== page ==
City plans to help with trees
Original order unpopular with residents
The gripes may have borne fruit.
The city plans to allocate about $31,000 in Community Development Block Grant money to help qualifying residents — many on Seventh and Eighth streets — comply with a recent, unpopular order to trim or fell trees that are interfering with Amtran’s new, taller Compressed Natural Gas buses.
It’s a sensible plan, said Councilman Dave Butterbaugh at a City Council meeting Wednesday. Butterbaugh previously agreed with residents who said the order was unfair, given that the city planted the trees initially about 30 years ago.
The city isn’t taking applications yet, and officials still need to work out details, including guidelines for providing help, according to City Manager Marla Marcinko.
Typically, CDBG recipients must be low-to-moderate-income, although it’s not certain whether individual recipients would need to meet that requirement for the proposed assistance, or whether living in an LTM census tract would suffice, according to Marcinko.
The help may be available both for tree and sidewalk maintenance, and would likely not be confined to those on Seventh and Eighth streets, where the bulk of the properties are whose owners received orders from the Department of Public Works in October, according to Marcinko.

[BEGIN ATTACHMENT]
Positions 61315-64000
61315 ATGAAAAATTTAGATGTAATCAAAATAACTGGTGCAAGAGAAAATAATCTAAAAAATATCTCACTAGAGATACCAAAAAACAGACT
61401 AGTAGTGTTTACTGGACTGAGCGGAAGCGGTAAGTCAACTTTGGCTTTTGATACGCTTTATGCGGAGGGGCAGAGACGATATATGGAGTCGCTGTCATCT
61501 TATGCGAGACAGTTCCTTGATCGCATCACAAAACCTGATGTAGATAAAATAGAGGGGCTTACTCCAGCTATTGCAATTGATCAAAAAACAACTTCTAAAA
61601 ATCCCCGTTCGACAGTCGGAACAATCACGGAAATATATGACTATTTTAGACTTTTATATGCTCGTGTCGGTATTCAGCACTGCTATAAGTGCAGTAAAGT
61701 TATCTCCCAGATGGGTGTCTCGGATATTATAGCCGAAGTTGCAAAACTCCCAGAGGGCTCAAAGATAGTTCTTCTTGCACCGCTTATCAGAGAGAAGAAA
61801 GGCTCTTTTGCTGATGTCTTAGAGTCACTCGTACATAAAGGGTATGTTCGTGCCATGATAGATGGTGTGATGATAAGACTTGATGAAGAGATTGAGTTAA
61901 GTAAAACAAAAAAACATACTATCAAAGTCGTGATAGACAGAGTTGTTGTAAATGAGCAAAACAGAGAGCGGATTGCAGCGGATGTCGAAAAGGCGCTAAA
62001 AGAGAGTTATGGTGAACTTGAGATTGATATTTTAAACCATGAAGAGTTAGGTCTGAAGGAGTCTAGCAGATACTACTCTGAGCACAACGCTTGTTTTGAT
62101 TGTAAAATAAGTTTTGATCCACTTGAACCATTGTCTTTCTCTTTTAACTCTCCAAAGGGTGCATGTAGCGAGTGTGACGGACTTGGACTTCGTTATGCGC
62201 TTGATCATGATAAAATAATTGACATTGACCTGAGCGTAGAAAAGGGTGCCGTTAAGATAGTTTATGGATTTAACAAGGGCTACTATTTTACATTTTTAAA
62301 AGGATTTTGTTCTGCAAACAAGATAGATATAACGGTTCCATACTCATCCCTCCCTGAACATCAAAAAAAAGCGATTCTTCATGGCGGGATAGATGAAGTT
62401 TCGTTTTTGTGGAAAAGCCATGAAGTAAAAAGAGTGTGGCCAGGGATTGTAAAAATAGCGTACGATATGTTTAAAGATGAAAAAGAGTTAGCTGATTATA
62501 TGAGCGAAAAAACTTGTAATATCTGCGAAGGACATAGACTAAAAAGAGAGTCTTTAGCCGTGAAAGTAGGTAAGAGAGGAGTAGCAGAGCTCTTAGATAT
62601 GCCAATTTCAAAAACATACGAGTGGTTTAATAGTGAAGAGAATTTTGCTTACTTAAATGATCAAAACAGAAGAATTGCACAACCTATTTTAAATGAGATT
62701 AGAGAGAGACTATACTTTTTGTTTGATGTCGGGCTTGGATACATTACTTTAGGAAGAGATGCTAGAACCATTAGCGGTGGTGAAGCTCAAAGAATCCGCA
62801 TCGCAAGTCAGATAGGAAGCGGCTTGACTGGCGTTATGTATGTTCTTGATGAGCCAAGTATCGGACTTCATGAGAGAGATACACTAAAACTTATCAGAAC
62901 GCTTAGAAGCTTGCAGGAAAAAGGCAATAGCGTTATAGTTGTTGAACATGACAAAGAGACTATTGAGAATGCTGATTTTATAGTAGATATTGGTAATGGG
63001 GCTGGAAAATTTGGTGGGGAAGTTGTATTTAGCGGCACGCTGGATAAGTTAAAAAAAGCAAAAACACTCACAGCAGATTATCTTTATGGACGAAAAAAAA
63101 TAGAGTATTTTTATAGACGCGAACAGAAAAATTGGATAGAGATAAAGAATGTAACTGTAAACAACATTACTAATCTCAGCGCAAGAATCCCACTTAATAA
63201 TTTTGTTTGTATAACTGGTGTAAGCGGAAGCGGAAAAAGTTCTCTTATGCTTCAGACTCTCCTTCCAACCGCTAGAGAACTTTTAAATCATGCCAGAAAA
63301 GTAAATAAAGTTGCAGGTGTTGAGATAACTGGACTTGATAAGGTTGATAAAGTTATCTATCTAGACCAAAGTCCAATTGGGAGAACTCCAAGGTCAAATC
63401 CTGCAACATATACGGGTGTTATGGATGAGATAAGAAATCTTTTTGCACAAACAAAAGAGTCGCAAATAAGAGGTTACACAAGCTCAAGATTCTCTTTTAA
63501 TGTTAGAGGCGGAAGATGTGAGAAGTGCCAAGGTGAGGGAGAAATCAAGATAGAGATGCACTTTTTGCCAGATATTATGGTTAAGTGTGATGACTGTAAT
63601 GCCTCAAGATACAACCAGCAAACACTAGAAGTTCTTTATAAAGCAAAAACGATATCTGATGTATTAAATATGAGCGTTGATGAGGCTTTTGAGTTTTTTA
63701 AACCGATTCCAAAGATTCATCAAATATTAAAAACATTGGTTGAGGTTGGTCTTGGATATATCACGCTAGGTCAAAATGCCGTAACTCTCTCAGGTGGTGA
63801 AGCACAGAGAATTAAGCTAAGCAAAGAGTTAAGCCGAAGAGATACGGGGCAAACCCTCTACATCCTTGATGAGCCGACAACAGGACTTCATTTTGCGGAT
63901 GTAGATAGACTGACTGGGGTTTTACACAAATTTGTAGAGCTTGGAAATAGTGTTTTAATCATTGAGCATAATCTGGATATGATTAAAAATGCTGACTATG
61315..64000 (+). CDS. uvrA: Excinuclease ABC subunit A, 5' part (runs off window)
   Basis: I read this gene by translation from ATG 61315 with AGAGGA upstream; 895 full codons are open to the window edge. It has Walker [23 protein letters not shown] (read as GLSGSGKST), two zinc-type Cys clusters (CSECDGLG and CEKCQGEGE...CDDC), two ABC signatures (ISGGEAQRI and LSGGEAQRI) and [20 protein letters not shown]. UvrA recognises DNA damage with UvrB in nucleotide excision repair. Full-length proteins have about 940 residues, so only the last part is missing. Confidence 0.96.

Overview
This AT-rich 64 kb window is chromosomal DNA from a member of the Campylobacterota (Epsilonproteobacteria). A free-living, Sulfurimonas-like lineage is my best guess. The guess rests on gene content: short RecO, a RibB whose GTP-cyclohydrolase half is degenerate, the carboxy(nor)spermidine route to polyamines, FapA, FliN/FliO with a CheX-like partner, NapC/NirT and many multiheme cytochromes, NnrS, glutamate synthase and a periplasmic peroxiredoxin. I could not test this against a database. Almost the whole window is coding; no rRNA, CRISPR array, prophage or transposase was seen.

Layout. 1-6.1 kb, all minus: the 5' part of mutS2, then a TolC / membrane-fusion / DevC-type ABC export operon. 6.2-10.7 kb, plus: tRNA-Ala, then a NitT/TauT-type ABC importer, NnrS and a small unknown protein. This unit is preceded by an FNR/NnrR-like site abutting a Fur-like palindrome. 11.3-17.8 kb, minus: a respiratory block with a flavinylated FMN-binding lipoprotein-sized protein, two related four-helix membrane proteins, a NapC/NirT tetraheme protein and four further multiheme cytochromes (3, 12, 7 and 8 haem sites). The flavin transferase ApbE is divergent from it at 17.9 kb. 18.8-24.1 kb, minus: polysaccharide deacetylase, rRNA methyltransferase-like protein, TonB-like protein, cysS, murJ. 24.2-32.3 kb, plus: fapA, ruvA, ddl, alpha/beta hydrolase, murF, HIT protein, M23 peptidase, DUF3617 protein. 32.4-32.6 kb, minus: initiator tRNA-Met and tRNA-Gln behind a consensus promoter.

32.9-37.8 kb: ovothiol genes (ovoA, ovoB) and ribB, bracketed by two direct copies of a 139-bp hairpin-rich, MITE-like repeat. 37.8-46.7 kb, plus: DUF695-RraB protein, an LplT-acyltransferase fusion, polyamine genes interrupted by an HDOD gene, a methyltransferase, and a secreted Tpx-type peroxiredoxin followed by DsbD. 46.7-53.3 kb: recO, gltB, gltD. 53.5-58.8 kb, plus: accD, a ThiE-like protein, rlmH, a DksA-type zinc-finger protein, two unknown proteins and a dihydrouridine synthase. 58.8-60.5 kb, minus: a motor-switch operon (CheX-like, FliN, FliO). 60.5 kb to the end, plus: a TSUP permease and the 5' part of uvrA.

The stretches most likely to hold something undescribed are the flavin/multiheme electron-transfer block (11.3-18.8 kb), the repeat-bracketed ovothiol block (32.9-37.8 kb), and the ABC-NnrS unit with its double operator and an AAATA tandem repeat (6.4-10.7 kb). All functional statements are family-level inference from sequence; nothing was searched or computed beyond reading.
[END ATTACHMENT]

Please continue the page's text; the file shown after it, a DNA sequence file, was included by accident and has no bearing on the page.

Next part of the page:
“We’re still working a lot of it out,” said Community Development Director Lee Slusser.
The city has CDBG money available because it will begin soon using the general fund, rather than the CDBG fund, to pay for its bike patrol and LTM-area code officer, to free those programs from CDBG regulations that in recent times has meant paying for them out of the general fund anyway.
The money for tree and sidewalk maintenance would come from the city’s 2017-2018 CDBG allocation, and it needs to be spent before long, according to Marcinko.
Mirror Staff Writer William Kibler is at 949-7038.